• Stellate Reticulum (Enamel pulp);

• The cells in the center of dental organ synthesize and secrete glycosaminoglycans
which pulls water into the dental organ. So as the fluid increases, the volume of
extracellular components of dental organ increases and therefore the cells are forced
apart. Cells retain connections with each other through their desmosomal contacts and
they become star shaped. These cells are known as stellate reticulum.

• Before enamel formation begins,the stellate reticulum collapses, reducing the


distance between the centrally situated ameloblasts and the nutrient capillaries near the
OEE.

• Stratum Intermedium;

• Between the IEE and the newly differentiated stellate reticulum some epithelial
cells proliferate into layer called stratum intermedium. These cells are closely attached by
desmosomes and gap junctions. This layer seems to be essential for enamel formation.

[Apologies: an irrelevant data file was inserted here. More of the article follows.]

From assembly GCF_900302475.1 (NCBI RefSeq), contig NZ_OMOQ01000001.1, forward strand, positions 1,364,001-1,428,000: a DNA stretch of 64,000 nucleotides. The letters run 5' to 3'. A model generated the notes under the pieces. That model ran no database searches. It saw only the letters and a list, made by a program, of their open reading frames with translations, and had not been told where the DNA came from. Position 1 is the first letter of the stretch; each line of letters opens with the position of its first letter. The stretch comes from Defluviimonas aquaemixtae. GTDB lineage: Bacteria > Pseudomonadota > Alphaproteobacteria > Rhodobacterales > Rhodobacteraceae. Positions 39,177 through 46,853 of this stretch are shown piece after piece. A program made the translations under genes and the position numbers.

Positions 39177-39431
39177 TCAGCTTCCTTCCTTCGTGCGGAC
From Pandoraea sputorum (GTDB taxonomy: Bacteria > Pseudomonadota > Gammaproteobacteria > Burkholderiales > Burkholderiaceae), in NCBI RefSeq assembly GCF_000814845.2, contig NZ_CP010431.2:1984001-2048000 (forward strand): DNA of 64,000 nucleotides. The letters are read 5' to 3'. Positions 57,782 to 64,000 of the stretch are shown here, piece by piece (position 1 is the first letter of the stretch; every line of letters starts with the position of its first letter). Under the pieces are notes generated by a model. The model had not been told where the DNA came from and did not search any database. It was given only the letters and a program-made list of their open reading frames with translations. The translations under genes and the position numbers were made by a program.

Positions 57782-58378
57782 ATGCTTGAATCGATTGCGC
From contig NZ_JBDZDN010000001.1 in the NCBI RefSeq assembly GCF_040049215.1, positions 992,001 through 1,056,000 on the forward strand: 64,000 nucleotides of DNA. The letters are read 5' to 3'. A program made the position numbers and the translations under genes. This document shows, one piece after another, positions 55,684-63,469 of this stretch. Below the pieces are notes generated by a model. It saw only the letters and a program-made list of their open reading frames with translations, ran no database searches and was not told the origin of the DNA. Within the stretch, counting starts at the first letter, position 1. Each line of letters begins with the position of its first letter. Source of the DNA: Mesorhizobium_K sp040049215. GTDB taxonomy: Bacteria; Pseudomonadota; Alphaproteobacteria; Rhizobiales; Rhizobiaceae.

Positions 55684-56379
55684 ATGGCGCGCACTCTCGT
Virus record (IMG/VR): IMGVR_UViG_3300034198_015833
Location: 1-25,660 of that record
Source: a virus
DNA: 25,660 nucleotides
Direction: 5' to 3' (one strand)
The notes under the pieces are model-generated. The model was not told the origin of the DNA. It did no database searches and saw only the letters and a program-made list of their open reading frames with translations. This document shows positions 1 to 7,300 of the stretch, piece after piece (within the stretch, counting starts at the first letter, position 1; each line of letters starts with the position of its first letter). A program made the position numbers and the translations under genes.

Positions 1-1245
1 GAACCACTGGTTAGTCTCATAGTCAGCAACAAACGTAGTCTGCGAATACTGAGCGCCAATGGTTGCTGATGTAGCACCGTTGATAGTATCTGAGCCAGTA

• Dental Papilla;

• The dental papilla is enclosed in the invaginated portion of enamel organ. Before
the IEE begins to produce enamel, the peripheral cells of mesenchymal dental papilla
differentiate into odontoblasts under the organizing influence of the epithelium to form
pulp and dentin.
• The basement membrane that separates the enamel organ and the dental papilla
just before dentin formation is called the membrana performativa.

• Dental Sac;

• Before formation of dental tissues begins, the dental sac shows a circular
arrangement of fibres and resembles a capsular structure.
• With the development of roots, the fibres of dental sac differentiate into
periodontal ligament that become embedded in the developing cementum and alveolar
bone.

Advanced Bell Stage

• During this stage,the boundary between IEE and odontoblasts outlines the future
dentino-enamel junction. In addition, the cervical portion of the enamel organ gives rise
to the epithelial root sheath of Hertwig.

Enamel knot, Enamel cord, Enamel niche